How Happy Is London? Question and Answer

David Fearne, Technical Director at Arrow, talks about the company’s recent social and technological experiment: How Happy Is London?

 So, first things first, what exactly is How Happy Is London?

How Happy Is London? (HHIL) is a demonstration of how the intelligence and insight uncovered by large-scale data analytics can lead to better business decision-making. The project shows what can happen when you take billions of pieces of data from unconnected sources in the public domain, integrate them, analyse them and transform the results to give meaningful answers.

In this case, we wanted to answer the question: How Happy is London? Everyone knows London and everyone understands the concept of happiness – so, choosing to measure the happiness of London is a topic that everyone can relate to. The final output is an up to the minute picture of the city’s mood – which is refreshed from new data every 60 seconds. The data is represented online as a series of images and a ‘Happiness Indicator’ ranking, to show where the present mood in London is – between ‘Business as usual’ and ‘On top of the world’ at any point in time.

How does it work?

The system is run in line with an architectural model for manipulating, storing and exploring data. For instance, we have a layer for ingestion, which takes all the data from its sources and brings into an ETL (Extract, Transform, Load) phase – which enriches the data. Then computation and algorithm happen. The data is then stored in structured and unstructured data platforms and presented to the various users via a combination of Apache NiFi and API connectivity.

We explore and visualise the data using the website, an installation video screen in our London office and a live twitter feed. And finally, through an API that lets people interact with the data and utilise it in their own applications.

What is the data volume being processed?

We process 2.6 billion data points every single day for three core areas – social, transport and weather. For weather, we pull about 36,000 lines every minute. For traffic on London’s roads, every single time we query the API it’s 180,000 lines of data. We calculate every single section of traffic to understand it, every longitude and latitude coordinate – and if a road bends a lot we get a lot of coordinates.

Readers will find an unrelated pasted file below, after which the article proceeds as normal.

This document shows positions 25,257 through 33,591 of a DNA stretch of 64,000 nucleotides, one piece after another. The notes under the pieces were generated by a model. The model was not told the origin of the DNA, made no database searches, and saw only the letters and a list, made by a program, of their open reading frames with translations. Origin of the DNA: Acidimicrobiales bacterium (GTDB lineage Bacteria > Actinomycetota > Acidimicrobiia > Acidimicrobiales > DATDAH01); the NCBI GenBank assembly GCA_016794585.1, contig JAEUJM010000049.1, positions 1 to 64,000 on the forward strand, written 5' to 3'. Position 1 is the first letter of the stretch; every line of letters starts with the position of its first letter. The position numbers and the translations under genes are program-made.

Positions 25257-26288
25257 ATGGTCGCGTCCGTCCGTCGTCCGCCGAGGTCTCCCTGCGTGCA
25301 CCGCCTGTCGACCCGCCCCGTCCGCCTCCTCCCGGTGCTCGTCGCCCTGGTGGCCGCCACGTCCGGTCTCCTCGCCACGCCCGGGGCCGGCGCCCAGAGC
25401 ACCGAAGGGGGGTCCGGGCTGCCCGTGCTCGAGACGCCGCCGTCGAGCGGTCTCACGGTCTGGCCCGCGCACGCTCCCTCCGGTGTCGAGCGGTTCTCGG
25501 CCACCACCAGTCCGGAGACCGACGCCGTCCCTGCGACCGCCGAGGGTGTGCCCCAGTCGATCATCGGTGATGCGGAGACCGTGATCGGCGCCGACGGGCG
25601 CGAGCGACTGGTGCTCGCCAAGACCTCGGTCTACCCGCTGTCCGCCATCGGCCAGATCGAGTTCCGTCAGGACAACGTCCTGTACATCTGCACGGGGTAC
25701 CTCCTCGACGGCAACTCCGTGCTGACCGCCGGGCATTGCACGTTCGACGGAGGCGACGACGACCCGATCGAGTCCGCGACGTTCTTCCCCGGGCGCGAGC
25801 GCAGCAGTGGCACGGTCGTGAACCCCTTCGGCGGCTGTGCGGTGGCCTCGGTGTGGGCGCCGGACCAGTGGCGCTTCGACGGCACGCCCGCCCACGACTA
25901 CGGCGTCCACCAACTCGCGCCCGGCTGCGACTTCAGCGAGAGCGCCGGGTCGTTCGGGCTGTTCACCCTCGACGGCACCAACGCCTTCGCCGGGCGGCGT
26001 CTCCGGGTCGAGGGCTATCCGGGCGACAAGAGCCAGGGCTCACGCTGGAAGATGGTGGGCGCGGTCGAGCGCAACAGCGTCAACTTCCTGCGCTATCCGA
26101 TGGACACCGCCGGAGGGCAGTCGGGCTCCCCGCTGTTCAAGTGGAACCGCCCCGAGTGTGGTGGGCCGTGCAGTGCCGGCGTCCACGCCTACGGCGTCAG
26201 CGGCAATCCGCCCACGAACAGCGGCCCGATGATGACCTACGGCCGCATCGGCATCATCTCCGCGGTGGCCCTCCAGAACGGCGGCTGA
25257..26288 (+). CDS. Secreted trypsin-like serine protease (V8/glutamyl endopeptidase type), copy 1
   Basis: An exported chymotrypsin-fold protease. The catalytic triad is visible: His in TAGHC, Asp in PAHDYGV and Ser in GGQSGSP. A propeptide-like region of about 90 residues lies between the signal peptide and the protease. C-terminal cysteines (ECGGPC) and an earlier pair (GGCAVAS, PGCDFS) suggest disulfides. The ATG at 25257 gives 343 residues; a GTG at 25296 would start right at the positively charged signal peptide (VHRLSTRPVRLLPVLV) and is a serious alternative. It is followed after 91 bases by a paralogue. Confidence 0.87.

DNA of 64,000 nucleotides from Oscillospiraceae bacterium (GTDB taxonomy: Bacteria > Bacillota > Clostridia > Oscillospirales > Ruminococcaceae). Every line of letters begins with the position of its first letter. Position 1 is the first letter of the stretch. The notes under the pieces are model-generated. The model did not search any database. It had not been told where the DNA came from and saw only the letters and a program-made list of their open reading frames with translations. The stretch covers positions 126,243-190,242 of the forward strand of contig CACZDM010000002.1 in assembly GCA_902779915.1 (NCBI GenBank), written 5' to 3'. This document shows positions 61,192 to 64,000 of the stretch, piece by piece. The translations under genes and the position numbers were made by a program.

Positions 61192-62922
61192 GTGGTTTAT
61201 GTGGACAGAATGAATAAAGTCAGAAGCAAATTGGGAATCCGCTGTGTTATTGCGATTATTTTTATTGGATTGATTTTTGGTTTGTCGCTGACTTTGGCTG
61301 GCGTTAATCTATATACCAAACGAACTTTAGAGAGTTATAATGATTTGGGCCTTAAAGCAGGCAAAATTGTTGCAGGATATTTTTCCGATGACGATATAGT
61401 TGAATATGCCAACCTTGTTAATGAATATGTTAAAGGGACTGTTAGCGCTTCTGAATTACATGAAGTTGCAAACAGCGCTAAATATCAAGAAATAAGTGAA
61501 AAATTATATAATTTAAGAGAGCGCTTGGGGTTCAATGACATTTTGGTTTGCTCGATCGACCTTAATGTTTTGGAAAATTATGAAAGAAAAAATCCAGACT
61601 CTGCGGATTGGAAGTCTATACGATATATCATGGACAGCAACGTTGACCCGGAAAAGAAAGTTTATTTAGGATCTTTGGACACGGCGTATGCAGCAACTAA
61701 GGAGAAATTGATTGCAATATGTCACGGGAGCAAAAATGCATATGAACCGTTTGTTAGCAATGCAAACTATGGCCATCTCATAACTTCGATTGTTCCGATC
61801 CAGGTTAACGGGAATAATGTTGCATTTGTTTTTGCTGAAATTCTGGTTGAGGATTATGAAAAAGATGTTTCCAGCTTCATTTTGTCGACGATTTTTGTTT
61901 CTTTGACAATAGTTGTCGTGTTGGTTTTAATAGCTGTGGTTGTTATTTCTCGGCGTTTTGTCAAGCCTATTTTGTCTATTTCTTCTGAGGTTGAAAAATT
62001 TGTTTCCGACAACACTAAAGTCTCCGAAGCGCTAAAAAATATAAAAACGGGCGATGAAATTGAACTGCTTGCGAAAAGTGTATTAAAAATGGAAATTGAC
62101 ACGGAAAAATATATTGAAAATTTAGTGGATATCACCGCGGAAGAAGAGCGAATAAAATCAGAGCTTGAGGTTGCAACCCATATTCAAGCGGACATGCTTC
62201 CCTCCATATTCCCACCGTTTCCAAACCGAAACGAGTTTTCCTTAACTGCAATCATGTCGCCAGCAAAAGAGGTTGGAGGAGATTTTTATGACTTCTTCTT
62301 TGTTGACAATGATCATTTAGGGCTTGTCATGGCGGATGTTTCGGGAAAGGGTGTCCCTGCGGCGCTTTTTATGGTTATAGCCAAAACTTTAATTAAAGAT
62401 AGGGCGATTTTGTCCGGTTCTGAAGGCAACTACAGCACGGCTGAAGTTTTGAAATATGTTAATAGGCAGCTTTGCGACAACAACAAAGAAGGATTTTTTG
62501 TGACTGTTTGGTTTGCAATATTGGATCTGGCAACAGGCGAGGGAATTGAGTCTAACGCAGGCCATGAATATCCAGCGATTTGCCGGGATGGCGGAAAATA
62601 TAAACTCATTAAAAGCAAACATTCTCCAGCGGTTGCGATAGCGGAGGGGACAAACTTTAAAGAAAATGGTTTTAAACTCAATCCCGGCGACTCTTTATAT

What is the methodology behind it?

Before we store the data, we refine it and dispose of anything we don’t need. For example, we take the 180,000 lines of road data and refine it down to 3,600 lines; this quantifies if a road is running clear or blocked.

How do you ensure data security?

In general, we don’t need to because all the data is open data. We don’t encrypt the data as it’s not sensitive, however, we do apply a certain amount of access security. For example, we have key-based authentication and encryption when people access the data remotely.

Is the algorithm secret?

No, it’s not secret. As far as selling HHIL again the whole architecture is valueless as it’s so custom to how happy London is. However, it’s open to everyone as we want people to adopt it, leverage it and build their own ‘How Happy Is’ for their company. The results are presented as a REST API under an open data license, so any third party can register and take advantage of the Happiness Index for their own applications.

Can other companies publish this data?

Yes, we consume open data so it seems only right to provide open data. They’d have to mention that the data had come from us somewhere but anyone can use it.

Who could find this useful?

Anyone who is looking to do something more insightful with their data or their customers’ data – or to become a data-driven organisation. There is an incredibly wide customer base as analytics is going to be a big market over the next two-three years; especially as the competitive edge becomes thinner and thinner, making data-driven decisions essential to gaining a competitive edge.

[easy-tweet tweet=”HHIL is the simplest way of using analytics; taking numerous data points and combining it together” hashtags=”Data, Technology”]

Will the project continue and evolve or will it be switched off?

HHIL will grow over time. The whole point of the project is to help customers who say “I have no idea what analytics is” and use this as their first foot on the ladder. This is the simplest possible way of using analytics; taking numerous data points and combining it together to understand how well your business is doing.

Phase two of the project is going to be about predictive analytics. Based on what we know happened this time last year so we can see what might happen next year. We will be able to predict how happy London is tomorrow. This fits with the natural progression of the adoption of analytics in the industry; as our partners are adopting more complex technologies their end customers are becoming more confident and more reliant on the technology. We want to build HHIL to accommodate the growing interest in more complex analytics.

Phase three will be focused on machine learning and artificial intelligence. We know how happy London is today and have predicted how happy London will be tomorrow – but how can we change the outcome of the happiness of London? In a business context, you know how well your business is doing today, we can predict how well it’s doing tomorrow – but what if we can suggest ways to increase the success of your business?

It’s scary stuff but very doable using machine learning algorithms and artificial intelligence – and is the ultimate goal of the How Happy Is London? project.

Any more future plans?

Watch this space for other How Happy is…? projects in major cities across the globe.


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